If Montreal has one major problem, it's the city's roads. And I don't just mean the mass amounts of potholes and construction sites that litter the streets; the traffic congestion experienced by drivers on Montreal roads are definitely looped into the issue.
To most, however, intense traffic and damaged roads are a sad reality of living in Montreal; neither are going to get much better so we should just learn to live with it.
But that may not be true, thanks to a new partnership between the City of Montreal and Waze, a free community-based mapping, traffic, and navigation app owned by Google.
The first city to ever create a formal collaboration with Waze, the partnership is part of a 2-year pilot project that aims to ameliorate Montreal's traffic problems, reports Radio-Canada.
By allying themselves with Waze, the City of Montreal's pilot project aims to provide real-time information on traffic and road conditions to drivers. This will be achieved through the combined information gleaned from the city's physical traffic sensors and Waze's user-inputted traffic data.
For those unfamiliar with Waze (who apparently has 103,000 users in Montreal, notes Radio-Canada), the app is essentially a platform that allows drivers to share any and all traffic and road info in real-time. See a traffic jam, input it into the app, and all other users will be aware of it too.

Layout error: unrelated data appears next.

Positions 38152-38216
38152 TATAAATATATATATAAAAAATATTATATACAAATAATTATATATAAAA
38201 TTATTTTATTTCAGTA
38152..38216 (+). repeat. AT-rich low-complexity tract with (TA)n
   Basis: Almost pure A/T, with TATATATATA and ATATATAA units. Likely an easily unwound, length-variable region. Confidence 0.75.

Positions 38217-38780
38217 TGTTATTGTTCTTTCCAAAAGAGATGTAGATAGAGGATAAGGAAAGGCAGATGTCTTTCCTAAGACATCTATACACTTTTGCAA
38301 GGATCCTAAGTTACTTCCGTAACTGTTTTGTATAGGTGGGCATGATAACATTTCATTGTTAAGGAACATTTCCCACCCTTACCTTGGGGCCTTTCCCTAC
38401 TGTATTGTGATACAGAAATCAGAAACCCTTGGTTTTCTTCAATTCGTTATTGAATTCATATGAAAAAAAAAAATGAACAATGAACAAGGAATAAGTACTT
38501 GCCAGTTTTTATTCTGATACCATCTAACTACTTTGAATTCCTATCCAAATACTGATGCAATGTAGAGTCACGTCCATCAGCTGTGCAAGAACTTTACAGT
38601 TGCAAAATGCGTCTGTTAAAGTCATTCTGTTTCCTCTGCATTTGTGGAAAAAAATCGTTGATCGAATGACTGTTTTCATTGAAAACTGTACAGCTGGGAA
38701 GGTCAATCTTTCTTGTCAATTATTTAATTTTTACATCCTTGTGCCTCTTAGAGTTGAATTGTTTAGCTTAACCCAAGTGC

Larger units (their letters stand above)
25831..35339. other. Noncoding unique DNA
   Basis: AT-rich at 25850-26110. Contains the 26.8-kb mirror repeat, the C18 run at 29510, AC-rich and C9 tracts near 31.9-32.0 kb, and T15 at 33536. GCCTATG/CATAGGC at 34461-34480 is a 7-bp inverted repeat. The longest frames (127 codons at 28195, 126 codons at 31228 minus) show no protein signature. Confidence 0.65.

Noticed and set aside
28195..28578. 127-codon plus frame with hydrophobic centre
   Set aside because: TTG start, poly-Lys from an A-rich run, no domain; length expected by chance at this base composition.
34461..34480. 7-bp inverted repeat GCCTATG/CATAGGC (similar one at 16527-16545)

Now,the City of Montreal will be receiving Waze-data directly.
Anytime a user submits traffic details, the information will be sent to a control room headed by the Centre de gestion de la mobilité urbaine de la Ville de Montréal. This will then allow the City to better control traffic and make more informed decisions on anything road-related, with drivers in mind.
Information directly from the City's traffic cameras and sensors will also be sent to the Waze app, thus providing users with more accurate and extensive information. Details on construction and special events (which may result in road closures) will also be supplied to the app.
In tandem, Waze and the City of Montreal are providing Montreal drivers with the most up-to-date and accurate traffic information available, all of which will be sent right to your smartphone. So if you don't have Waze downloaded, now might be a good time.
Unfortunately, the Waze pilot project is limited to the Ville-Marie area. If the collaboration is successful, more boroughs may be added in the future, though no dates or plans have been specified.
Boucherie Slovenia, a boulevard Saint-Laurent institution for 50 years, will soon serve its last spicy sausage.
The iconic home of enormous Eastern European-style sandwiches — Slovenian sausage and towering cold-cuts were staples — will close its doors forever on January 29, said the owners, Lourdes Rodrigues and Jean Teixeira, in a Facebook post.
"Thank you to all our loyal customers, for the wonderful years," they said.
With a menu overflowing with huge, yet affordable, meat and mustard sandwiches — sauerkraut, pickles and Cherry Cokes were also standard — Boucherie Slovenia is the latest of the Main's iconic old-school institutions to close.
The beloved Moishes steakhouse announced its closure under the strain of the pandemic in the summer of 2020.